And do allow me tell you how valuable my rabbits are. Each time I decide to cut the numbers down in my rabbitry, those left behind are the old barren does or the 3 years old bucks that I have grown to love. Why do I keep those that have no “production” value and pass along those that can still produce? That really boils down as to what is the objective of you wanting to keep these animals as pets.

The hardest decisions for me really is when I have to pass along the imports. These rabbits have sentimental values that I hold dearly to my heart. Each time I look at them, it reminds me of those who sent them to me. I have met each one of them and have hugged them in person. Having these rabbits with me is the closest I can be with these lovely people. This is the only reason why I will never sell out. Perhaps when all my favorite bunnies have left for rainbow bridge, that could be the day I will declare that I am done.

What I am trying to say is that, you can never put a price tag on a rabbit that means a lot to you. They are not just soft toys on the shelves that you can pick and pay at the counter. Each and every one of my rabbits are invaluable to me.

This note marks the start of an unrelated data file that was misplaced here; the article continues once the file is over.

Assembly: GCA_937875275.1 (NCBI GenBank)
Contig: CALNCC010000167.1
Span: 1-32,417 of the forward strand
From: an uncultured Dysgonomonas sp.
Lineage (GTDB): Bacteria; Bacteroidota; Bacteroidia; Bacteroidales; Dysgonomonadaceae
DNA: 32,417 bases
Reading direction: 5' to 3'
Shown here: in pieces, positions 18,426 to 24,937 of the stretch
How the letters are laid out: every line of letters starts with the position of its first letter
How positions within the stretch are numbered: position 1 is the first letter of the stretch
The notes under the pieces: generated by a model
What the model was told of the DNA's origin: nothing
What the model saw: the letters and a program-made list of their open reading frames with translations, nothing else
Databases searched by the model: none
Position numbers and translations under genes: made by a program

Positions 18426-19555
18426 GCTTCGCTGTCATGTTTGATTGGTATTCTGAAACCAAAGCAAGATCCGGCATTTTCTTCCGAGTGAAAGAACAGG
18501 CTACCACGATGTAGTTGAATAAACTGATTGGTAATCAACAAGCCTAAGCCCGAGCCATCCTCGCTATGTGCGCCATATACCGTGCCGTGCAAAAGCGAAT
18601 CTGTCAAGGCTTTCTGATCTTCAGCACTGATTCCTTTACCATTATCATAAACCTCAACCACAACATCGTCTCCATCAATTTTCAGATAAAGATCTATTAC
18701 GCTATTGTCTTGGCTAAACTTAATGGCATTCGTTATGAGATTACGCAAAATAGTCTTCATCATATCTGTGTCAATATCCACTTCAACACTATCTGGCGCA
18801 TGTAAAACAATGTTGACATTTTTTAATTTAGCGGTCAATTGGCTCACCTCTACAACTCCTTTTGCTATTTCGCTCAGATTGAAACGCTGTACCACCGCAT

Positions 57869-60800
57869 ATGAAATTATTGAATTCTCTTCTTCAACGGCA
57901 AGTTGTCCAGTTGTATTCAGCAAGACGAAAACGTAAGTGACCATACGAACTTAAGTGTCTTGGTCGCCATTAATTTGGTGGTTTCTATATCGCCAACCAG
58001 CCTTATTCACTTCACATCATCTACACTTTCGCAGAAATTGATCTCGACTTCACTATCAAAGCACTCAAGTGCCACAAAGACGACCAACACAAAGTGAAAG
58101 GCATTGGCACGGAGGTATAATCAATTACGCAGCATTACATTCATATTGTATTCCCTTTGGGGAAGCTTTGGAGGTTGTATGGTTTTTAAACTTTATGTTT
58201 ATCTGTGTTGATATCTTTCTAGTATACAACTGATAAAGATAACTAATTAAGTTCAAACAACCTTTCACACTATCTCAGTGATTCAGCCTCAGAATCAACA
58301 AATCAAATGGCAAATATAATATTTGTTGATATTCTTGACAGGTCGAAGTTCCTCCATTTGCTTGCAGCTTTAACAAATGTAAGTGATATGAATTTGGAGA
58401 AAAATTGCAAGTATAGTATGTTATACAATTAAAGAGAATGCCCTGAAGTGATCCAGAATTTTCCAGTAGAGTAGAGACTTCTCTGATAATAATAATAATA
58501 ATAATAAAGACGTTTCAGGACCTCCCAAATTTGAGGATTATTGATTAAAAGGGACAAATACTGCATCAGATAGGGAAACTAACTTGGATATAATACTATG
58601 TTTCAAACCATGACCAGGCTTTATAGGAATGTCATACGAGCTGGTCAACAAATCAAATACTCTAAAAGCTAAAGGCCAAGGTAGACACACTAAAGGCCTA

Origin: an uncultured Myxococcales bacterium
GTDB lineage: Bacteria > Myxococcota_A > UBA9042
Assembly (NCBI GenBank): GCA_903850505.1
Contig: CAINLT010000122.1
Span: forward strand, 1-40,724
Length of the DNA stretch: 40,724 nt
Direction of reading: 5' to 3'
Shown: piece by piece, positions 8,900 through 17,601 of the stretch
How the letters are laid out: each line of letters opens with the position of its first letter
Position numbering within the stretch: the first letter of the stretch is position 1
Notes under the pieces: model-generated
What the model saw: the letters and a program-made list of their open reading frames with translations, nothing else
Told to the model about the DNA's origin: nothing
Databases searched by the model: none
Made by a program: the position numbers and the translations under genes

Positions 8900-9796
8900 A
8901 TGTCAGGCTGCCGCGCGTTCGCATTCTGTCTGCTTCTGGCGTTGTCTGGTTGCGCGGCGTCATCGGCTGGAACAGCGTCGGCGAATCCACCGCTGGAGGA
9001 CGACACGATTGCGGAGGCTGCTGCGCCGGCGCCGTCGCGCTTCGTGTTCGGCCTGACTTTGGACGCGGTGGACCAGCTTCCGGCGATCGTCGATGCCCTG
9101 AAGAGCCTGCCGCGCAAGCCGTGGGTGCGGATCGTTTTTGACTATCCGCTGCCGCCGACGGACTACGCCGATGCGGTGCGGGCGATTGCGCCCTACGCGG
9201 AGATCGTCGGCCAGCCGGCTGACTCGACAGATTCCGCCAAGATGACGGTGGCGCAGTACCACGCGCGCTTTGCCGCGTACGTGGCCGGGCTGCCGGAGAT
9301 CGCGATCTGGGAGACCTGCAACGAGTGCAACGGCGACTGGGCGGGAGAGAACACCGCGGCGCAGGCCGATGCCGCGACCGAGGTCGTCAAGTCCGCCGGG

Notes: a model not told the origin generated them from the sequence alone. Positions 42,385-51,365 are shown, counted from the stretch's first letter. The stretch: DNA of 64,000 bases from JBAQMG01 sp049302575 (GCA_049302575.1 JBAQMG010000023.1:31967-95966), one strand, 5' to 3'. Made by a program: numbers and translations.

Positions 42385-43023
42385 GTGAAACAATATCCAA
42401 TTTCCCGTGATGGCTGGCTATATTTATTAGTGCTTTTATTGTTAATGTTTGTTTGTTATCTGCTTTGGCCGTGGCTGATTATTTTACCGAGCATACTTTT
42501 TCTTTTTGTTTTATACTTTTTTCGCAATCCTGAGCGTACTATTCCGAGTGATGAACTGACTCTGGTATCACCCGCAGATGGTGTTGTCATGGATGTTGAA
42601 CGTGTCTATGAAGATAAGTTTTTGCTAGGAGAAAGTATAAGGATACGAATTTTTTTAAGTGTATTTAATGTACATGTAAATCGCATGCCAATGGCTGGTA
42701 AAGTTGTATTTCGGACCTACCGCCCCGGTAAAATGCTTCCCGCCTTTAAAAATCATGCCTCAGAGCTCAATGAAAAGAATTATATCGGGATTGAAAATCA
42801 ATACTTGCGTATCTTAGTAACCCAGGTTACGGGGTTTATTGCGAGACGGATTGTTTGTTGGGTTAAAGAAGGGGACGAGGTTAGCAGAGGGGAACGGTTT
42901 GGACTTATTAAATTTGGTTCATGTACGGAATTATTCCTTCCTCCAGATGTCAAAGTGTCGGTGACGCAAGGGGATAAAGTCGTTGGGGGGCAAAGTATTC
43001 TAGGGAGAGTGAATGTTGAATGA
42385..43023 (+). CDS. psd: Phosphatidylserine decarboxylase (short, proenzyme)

It is sure nice to obtain a Grand Champion leg or two in this lifetime but Grand Champion rabbits come and go in droves. Even the best bunnies will have to die eventually. What do you make out of all the papers?

How much we lose ourselves when we lose focus on what matters.

For me, what matters most is being able to share unique bunnies to individuals who truly appreciates the joy of having them as pets. Being able to build friendships that last a lifetime. Being able to travel across the globe to hug a bunny friend. Going through life’s ups and downs encouraging each other and sharing the joy.

The truth to the matter is, there will be no rabbits without the people to share with. And the value of things is in where we prefer value is to be placed.

The following rabbits are available and please email me at truluvrabbitry@gmail.com for more information. Thank you!

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2 Comments

Filed under Community Service, For Sale, Rabbit Education, Thoughts

2 responses to “Value

  1. Good message! Yes, I had my ‘heart bunny’…nobun will ever replace him…and would have done anything for him…there’s nothing I wouldn’t give up to have him back,..even for a moment. I miss you Corky…

    You have also described why I keep my operation small..I have 42 holes, currently only have 22 full..NEVER have I had my entire rabbitry filled…i want to know them all personally…things such as, this one wants their nestbox early, this one wants hay on the outside to bring in and make it themselves, this one is ok w/ me stuffing it all in and they go from there…Eli has to chin my nose everytime I’m in there…but if I’m in there too long, I better come over for more or he starts rattling his door…how can you know this with a big herd?…I’ve never understood having 100-200 rabbits…there’s NO way you can know them, let alone their ‘quirks’..and I agree, I want it to be fun.

    Thanks for your thoughts and insights Tim…I always enjoy reading your posts.